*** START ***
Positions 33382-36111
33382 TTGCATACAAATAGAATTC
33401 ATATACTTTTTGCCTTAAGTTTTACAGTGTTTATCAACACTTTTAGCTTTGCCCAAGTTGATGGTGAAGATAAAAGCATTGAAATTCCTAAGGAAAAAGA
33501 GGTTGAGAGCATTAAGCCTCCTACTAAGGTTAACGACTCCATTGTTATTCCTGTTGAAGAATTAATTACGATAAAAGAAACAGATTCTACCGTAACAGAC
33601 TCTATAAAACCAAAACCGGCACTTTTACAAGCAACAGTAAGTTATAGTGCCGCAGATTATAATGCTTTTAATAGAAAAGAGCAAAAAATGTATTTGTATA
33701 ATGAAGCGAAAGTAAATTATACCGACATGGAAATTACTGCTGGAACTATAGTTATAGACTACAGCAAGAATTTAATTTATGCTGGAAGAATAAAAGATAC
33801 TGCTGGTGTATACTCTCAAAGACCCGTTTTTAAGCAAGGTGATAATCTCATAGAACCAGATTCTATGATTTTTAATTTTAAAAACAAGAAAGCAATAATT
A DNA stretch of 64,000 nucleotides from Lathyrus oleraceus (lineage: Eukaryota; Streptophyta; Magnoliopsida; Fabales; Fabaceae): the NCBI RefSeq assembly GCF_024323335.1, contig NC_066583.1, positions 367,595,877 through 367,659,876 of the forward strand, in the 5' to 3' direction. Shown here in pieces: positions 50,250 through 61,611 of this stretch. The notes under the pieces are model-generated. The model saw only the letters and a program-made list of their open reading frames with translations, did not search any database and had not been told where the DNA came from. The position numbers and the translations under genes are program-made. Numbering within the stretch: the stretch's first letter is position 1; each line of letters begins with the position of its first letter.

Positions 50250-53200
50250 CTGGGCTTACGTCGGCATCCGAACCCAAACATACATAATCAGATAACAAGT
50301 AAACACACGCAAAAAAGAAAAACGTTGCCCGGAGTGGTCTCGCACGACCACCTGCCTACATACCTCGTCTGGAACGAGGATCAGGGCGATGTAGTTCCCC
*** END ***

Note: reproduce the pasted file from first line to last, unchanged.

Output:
Positions 33382-36111
33382 TTGCATACAAATAGAATTC
33401 ATATACTTTTTGCCTTAAGTTTTACAGTGTTTATCAACACTTTTAGCTTTGCCCAAGTTGATGGTGAAGATAAAAGCATTGAAATTCCTAAGGAAAAAGA
33501 GGTTGAGAGCATTAAGCCTCCTACTAAGGTTAACGACTCCATTGTTATTCCTGTTGAAGAATTAATTACGATAAAAGAAACAGATTCTACCGTAACAGAC
33601 TCTATAAAACCAAAACCGGCACTTTTACAAGCAACAGTAAGTTATAGTGCCGCAGATTATAATGCTTTTAATAGAAAAGAGCAAAAAATGTATTTGTATA
33701 ATGAAGCGAAAGTAAATTATACCGACATGGAAATTACTGCTGGAACTATAGTTATAGACTACAGCAAGAATTTAATTTATGCTGGAAGAATAAAAGATAC
33801 TGCTGGTGTATACTCTCAAAGACCCGTTTTTAAGCAAGGTGATAATCTCATAGAACCAGATTCTATGATTTTTAATTTTAAAAACAAGAAAGCAATAATT
A DNA stretch of 64,000 nucleotides from Lathyrus oleraceus (lineage: Eukaryota; Streptophyta; Magnoliopsida; Fabales; Fabaceae): the NCBI RefSeq assembly GCF_024323335.1, contig NC_066583.1, positions 367,595,877 through 367,659,876 of the forward strand, in the 5' to 3' direction. Shown here in pieces: positions 50,250 through 61,611 of this stretch. The notes under the pieces are model-generated. The model saw only the letters and a program-made list of their open reading frames with translations, did not search any database and had not been told where the DNA came from. The position numbers and the translations under genes are program-made. Numbering within the stretch: the stretch's first letter is position 1; each line of letters begins with the position of its first letter.

Positions 50250-53200
50250 CTGGGCTTACGTCGGCATCCGAACCCAAACATACATAATCAGATAACAAGT
50301 AAACACACGCAAAAAAGAAAAACGTTGCCCGGAGTGGTCTCGCACGACCACCTGCCTACATACCTCGTCTGGAACGAGGATCAGGGCGATGTAGTTCCCC